On a snowy day in January, I asked students to tell me what was the first word that came to mind when thinking about mathematics. The two most quoted words were “calculus” and “equation”. When I asked the same question to a room full of professional mathematicians, none of these two words were spoken; they spoke to me about “critical thinking” and “problem solving”.
The experience is not very surprising. What professional mathematicians consider to be mathematics has nothing to do with the image of the general population. While so many people refer to mathematics as a calculus-only discipline, it’s no wonder we hear so often, “I hate math.”
So I decided to take this question in an unconventional way, by offering a course entitled “Mathematics of Knitting” in my school, Carthage College. During the sessions, I chose to eliminate all use of pencils, papers, calculators (goups!) And textbooks. Instead, we have discussed, done handicrafts, drawn and played with all kinds of objects – beach balls or sewing meters, for example. As personal homework, we nourished our thinking by holding a common blog. And of course, we knitted.
Equations in question
The equation is at the heart of mathematics; and in an equation, the equal sign plays a crucial role. An equation like x = 5 tells us that the dreaded x, which represents a certain quantity, has the same value as 5. The number 5 and the value of x must therefore be exactly the same.
The meaning of the equal sign is very strict. That there is the slightest sprain in the word “exactly”, and that means that the two things put in equation are not equal. However, it often happens in everyday life that two quantities, without being exactly the same, are equivalent to other criteria.
Imagine, for example, that you have two square cushions. The first is red on the top, yellow on the right side, green on the bottom and blue on the left. The second is yellow at the top, green at the right side, blue at the bottom and red at the left. These cushions are not exactly the same. One has a red top, the other has a yellow one. But they are similar, without a shadow of a doubt. In fact, they would be exactly the same if you applied to the cushion with the red vertex a simple rotation in the opposite direction of the clockwise.
How many different ways can I have the same colored cushion on a bed so that it looks different each time? A small exercise shows that there are 24 configurations of possible patterns with the same color scheme, eight of which are observable by moving the cushion.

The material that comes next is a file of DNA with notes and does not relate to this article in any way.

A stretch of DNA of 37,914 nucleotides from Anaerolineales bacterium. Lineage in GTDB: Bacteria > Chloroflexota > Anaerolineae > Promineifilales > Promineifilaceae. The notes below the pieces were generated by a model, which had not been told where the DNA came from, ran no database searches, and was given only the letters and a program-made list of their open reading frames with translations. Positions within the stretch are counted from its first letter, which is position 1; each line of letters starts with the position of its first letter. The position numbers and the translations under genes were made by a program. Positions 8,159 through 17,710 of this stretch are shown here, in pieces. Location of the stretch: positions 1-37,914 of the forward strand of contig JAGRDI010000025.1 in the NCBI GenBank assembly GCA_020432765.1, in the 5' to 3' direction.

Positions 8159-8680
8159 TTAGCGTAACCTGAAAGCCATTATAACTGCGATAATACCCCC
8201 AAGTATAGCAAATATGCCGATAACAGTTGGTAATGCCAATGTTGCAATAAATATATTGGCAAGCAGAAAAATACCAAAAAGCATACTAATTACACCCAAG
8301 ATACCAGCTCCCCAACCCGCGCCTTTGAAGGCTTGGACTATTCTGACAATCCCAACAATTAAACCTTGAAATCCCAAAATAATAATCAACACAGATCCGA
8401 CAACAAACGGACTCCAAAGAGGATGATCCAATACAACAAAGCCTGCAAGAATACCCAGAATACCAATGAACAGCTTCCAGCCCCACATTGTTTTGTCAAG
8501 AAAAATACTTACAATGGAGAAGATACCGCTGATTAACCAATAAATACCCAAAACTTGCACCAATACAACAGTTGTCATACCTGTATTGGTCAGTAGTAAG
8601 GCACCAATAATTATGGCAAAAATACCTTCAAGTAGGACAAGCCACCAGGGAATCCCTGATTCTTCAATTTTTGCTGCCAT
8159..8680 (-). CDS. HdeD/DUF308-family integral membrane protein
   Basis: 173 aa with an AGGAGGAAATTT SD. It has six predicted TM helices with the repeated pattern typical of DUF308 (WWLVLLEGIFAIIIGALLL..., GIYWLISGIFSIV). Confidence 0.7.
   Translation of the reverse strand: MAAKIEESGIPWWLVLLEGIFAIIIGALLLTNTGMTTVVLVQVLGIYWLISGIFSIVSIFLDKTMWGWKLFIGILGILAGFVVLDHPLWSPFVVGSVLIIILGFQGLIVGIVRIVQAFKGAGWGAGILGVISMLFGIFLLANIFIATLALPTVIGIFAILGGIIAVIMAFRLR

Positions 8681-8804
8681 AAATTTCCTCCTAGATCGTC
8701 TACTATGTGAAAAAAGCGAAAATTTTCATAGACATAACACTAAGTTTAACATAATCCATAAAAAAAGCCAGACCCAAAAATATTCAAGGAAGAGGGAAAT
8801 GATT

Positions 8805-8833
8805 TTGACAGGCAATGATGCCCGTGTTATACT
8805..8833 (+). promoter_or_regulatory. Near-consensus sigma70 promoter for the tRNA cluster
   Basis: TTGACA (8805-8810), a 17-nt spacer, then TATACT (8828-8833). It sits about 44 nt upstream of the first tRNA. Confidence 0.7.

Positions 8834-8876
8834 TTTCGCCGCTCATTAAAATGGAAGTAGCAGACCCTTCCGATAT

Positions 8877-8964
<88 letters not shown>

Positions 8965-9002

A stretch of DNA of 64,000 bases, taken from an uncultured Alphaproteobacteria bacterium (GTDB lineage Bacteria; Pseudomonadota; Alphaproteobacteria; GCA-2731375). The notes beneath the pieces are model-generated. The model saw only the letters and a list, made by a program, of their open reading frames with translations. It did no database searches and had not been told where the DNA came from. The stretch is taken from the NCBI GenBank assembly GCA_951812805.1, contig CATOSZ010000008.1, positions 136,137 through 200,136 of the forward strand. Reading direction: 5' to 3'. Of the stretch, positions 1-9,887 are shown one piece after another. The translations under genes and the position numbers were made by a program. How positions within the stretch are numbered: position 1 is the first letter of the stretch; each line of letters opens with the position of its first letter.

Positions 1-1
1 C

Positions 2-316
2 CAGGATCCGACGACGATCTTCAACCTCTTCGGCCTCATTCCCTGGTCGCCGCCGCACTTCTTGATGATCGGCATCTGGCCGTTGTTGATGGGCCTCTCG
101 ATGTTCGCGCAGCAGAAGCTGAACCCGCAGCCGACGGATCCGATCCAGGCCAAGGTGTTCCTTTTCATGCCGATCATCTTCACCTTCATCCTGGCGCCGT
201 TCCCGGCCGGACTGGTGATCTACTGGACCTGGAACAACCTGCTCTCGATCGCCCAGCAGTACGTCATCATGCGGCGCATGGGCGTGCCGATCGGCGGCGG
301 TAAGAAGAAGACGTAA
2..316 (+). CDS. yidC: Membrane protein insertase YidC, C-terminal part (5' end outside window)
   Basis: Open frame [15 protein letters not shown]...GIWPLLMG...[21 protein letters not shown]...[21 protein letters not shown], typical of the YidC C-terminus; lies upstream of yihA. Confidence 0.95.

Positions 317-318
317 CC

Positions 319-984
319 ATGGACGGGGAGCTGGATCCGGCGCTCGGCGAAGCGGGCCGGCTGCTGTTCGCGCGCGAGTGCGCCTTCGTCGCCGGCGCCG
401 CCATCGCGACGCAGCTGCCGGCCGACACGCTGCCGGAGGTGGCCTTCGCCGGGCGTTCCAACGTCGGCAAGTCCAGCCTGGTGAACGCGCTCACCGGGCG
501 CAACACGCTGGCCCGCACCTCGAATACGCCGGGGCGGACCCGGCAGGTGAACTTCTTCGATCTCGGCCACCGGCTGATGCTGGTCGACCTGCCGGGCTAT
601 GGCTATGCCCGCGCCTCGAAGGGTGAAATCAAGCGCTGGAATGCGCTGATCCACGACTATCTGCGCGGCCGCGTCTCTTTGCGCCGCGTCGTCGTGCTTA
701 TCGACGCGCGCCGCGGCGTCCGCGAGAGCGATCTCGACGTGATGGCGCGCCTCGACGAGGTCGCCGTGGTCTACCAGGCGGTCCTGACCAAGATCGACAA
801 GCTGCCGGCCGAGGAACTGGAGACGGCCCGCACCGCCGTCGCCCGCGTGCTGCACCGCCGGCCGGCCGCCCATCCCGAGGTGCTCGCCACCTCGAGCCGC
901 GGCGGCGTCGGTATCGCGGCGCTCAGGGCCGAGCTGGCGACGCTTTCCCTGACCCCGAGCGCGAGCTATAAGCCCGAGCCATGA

The students experienced this by knitting cushions made of two colors from knitting diagrams.
Students created square knitting tables in which the eight movements in the painting each gave a different picture. These images were then knitted in a cushion where their equivalence could be demonstrated by actually moving the cushion.
Geometry and rubber
Another topic we have discussed is what is called “rubber geometry”. It is a question of imagining that the whole world is made of rubber, then to transpose this idea in the form of geometrical figures.
Let’s try to understand the concept with knitting. To knit round objects – such as hats or gloves – special knitting needles, called double-pointed needles, can be used. During manufacture, the hat is shaped by three needles, which gives it a triangular shape. Then, once the needles are removed, the stretchable thread relaxes to form a circle, and the characteristic shape of the hat is recognized.
This is the concept that “rubber geometry” tries to capture. In a way, a triangle and a circle may be identical if they are made of a flexible material. In fact, in this area of study, all polygons become circles.
But if all polygons are circles, what are the forms that allow them to differentiate? There are some traits that stand out even when the objects are flexible – for example, whether a shape has edges or not, holes or not, includes twists or not.
The infinite scarf, for example, is not equivalent to a circle. To create an “infinite paper scarf” at home, take a long strip of paper and paste its shortest short edges by matching the upper left corner with the lower right corner and the lower left corner with the upper right corner. Then draw arrows pointing all along the object. You should observe an amazing and friendly phenomenon.
Students in my class spent time knitting objects, such as scarves and infinity headbands, that showed differences, even when made of soft material. The addition of markers – like arrows – made it possible to visualize precisely how the objects differed.
If what I am talking about here seems to you to be unrelated to mathematics, I insist that it is the case. The issues discussed in this paper – abstract algebra and topology – are topics that are discussed at the university when studying mathematics. But their stakes are accessible to all, if indeed we have the right mediation tools.
In my opinion, these different flavors of mathematics should not be hidden from the general public or less emphasized than conventional mathematics. In addition, studies have shown that the use of physically manipulable material can enhance mathematical learning at any level of education.
If more mathematicians were able to take a step aside in traditional teaching techniques, it would be possible to defeat this misconception but widespread belief that mathematics is reduced to calculation. And maybe more people would be seduced by mathematical reasoning.
Author Bio: Sara Jensen is Assistant Professor of Mathematics at Carthage College